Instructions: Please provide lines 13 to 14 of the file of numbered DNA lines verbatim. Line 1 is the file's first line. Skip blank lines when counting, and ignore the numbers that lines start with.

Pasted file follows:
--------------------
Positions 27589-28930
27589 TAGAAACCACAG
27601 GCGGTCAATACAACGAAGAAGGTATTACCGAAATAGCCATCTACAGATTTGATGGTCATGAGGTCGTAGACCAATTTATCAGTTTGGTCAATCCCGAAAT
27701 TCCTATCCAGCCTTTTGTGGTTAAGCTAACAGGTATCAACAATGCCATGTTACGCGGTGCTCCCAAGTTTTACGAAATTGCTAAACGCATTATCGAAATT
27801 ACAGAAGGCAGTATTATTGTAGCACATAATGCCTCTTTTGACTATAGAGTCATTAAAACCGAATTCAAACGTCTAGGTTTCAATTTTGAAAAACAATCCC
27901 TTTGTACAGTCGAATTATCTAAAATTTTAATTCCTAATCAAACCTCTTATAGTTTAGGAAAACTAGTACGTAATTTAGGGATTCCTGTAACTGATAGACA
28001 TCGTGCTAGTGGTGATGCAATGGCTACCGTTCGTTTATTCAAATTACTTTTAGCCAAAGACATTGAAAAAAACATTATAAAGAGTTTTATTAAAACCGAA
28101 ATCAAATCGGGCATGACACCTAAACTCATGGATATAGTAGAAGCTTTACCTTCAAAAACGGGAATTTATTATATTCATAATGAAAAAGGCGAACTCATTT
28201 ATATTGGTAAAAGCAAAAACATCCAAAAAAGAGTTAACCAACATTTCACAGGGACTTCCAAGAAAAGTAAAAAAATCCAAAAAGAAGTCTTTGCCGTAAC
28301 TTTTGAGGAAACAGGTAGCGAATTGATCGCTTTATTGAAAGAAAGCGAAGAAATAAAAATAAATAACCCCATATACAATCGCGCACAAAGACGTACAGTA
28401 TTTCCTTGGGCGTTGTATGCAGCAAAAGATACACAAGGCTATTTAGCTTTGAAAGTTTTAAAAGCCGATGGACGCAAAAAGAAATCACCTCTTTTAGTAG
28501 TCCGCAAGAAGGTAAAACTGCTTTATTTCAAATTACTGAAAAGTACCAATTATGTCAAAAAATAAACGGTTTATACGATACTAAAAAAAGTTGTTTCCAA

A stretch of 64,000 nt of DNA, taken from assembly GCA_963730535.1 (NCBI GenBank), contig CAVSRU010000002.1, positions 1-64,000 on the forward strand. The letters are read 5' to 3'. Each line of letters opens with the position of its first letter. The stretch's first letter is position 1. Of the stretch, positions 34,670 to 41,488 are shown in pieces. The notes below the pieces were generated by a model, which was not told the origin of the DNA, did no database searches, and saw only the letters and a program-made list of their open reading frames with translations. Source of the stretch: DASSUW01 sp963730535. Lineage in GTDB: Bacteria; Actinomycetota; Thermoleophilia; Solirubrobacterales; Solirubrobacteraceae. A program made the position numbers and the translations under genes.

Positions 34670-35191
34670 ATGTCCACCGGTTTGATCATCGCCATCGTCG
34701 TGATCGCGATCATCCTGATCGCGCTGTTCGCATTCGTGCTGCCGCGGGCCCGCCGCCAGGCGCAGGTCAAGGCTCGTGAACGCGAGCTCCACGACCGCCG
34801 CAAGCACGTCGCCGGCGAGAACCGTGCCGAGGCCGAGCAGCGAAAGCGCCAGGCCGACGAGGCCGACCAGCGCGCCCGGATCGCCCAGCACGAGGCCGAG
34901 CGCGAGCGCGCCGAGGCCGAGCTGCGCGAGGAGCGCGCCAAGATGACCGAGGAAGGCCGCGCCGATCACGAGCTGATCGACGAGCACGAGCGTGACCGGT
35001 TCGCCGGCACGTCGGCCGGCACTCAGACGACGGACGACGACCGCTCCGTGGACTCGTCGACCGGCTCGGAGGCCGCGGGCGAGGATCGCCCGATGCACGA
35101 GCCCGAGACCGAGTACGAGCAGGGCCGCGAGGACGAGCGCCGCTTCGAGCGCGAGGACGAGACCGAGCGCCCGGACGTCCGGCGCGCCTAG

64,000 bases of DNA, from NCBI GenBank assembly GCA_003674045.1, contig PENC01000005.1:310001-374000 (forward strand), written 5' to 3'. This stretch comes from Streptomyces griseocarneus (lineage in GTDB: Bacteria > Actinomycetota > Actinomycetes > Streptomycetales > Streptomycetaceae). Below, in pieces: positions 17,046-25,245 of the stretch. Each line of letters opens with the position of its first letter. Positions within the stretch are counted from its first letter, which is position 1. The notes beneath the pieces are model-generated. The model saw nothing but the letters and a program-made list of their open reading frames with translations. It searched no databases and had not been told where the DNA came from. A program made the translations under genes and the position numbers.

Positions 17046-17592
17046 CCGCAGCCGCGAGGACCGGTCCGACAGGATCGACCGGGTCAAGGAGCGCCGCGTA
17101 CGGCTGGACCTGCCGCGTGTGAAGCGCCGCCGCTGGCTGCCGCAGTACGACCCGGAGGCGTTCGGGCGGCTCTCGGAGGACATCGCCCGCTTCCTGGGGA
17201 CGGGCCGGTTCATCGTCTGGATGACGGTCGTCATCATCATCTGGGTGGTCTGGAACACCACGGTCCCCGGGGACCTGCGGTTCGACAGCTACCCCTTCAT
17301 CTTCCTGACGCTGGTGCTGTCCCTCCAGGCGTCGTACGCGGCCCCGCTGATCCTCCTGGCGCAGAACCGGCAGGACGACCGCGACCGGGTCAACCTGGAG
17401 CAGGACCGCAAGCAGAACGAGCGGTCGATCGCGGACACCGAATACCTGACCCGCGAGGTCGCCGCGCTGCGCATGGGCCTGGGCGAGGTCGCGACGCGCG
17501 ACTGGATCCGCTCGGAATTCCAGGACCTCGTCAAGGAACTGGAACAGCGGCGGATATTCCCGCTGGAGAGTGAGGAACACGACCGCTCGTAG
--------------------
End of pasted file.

A stretch of 64,000 nt of DNA, taken from assembly GCA_963730535.1 (NCBI GenBank), contig CAVSRU010000002.1, positions 1-64,000 on the forward strand. The letters are read 5' to 3'. Each line of letters opens with the position of its first letter. The stretch's first letter is position 1. Of the stretch, positions 34,670 to 41,488 are shown in pieces. The notes below the pieces were generated by a model, which was not told the origin of the DNA, did no database searches, and saw only the letters and a program-made list of their open reading frames with translations. Source of the stretch: DASSUW01 sp963730535. Lineage in GTDB: Bacteria; Actinomycetota; Thermoleophilia; Solirubrobacterales; Solirubrobacteraceae. A program made the position numbers and the translations under genes.

Positions 34670-35191